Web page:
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Crockett was the one sent to stitch Sarah up.

He’d appeared silently in the doorway of her treatment room, eyes wide as he took in the scene in front of him, but he hadn’t said anything. Crockett was good like that. He didn’t dig, didn’t try and talk about what was wrong, not unless you wanted to.

And Sarah didn’t.

They both stayed silent as he sat on the stool next to the bed, his attention focused on the needle and thread in front of him. It was easier like this, to pretend it wasn’t happening.

Once the needle was threaded, he lifted her arm to inspect the wound, and she looked away, her gaze fixed on the wall to her right. She didn’t want to see the sadness, the disappointment, in his eyes. Everyone else had had that same look, but it was different coming from someone she was this close to.

He wanted to ask her about it, she could tell, but instead, he slowly lowered her arm back onto the bed, and in a soft voice asked her if she wanted lidocaine before he started.

     “Just a lil somethin’ to numb it up, make the hurt go away.”

She felt herself nodding, and with that Crockett started. The injections made her wince, and she couldn’t help cracking a smile at the irony of it. Razors were fine, but needles? Too much.

She couldn’t bring herself to watch as he started undoing the damage from the night before, so she went back to staring at the wall again. It was one of the glass dividers, and she could see the coloured blurs of people next door. Nat, if the dark hair was anything to go by, and some people she didn’t recognise. Patients, like her.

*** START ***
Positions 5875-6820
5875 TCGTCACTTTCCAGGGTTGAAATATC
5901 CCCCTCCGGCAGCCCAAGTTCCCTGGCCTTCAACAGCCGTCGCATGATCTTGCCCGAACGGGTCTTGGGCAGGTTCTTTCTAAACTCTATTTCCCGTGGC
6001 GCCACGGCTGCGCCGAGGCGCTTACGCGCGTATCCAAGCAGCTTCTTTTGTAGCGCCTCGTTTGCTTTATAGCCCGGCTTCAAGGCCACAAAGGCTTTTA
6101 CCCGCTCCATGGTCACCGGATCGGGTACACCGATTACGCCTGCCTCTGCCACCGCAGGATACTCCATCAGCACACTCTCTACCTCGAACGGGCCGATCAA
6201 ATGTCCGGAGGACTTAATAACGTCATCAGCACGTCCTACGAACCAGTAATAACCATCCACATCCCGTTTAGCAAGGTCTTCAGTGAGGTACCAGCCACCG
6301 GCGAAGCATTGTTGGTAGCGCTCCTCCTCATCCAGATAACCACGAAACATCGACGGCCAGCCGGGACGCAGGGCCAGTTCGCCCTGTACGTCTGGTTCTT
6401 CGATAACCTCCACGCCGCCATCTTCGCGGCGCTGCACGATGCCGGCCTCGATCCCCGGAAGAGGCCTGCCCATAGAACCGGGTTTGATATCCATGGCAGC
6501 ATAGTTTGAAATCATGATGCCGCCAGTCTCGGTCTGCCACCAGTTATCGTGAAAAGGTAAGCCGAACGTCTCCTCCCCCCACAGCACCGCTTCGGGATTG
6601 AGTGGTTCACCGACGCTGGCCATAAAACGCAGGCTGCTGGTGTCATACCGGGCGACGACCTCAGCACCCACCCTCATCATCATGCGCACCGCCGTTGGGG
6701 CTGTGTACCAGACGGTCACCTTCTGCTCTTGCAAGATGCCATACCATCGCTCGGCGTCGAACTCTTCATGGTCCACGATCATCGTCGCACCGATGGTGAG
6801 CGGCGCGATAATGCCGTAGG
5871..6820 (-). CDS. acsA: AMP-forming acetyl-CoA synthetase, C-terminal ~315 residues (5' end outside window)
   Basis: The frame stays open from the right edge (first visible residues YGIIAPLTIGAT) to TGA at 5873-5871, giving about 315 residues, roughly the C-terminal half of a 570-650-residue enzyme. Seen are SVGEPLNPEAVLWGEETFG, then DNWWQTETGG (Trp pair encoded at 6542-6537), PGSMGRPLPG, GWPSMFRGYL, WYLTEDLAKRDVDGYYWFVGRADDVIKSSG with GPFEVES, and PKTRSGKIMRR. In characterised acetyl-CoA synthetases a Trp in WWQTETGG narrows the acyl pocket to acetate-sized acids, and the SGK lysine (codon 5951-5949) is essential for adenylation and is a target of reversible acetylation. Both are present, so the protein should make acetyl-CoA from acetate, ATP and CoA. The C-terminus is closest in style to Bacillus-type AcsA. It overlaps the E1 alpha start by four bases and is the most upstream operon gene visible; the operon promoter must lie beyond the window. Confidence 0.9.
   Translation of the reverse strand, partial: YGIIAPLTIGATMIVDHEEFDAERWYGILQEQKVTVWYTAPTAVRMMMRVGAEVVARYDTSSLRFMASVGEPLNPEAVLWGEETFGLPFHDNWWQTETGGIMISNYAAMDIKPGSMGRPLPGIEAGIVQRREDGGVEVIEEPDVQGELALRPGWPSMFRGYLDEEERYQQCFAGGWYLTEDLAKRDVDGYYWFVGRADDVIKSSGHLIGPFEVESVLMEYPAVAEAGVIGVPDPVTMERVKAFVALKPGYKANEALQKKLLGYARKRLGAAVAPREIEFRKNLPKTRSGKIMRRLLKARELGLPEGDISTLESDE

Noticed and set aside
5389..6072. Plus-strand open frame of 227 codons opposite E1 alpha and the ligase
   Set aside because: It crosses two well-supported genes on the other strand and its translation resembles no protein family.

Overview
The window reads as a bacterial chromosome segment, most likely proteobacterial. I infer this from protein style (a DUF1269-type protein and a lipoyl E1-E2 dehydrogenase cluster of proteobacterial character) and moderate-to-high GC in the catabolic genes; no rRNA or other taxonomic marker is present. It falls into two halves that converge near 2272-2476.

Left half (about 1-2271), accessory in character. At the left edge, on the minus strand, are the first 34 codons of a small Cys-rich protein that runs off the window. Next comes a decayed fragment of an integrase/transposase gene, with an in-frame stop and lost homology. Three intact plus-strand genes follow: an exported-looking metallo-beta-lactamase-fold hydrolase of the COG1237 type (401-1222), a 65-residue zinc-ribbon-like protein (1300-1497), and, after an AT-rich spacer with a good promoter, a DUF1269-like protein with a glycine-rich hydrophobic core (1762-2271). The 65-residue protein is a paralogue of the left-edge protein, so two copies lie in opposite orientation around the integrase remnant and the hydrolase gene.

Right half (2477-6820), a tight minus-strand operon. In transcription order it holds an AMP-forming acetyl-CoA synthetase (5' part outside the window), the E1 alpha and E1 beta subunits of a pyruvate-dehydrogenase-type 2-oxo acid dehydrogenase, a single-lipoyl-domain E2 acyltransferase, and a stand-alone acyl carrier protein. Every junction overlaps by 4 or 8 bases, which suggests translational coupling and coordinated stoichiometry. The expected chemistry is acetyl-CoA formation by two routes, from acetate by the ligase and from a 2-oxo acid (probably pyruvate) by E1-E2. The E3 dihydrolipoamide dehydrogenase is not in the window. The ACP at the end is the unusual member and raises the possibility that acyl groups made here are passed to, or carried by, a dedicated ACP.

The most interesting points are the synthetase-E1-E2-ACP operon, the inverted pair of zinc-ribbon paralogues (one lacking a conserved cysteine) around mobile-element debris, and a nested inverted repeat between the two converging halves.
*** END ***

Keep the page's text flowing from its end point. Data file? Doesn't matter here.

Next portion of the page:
Crockett cleared his throat, and it was only then that she realised he’d finished. Six little stitches held her skin together, and she couldn’t feel any of them.

     “I’m gonna get Mo to come and dress that, okay? She’ll explain how to take care of it, although I’m sure you already know.”

     “I do.”

He simply nodded, then left the room with one last look back at her. Treating friends was always harder, especially when it was so obvious how much they were hurting, and it was worse knowing there was nothing he could do to make it better.

     “Hey, Maggie?” He’d stopped by the nurses station, flipping lazily through one of the files in front of him as he waited for her to acknowledge him. “Do me a favour and page Dr Bekker. I don't think Sarah should have to be alone right now.”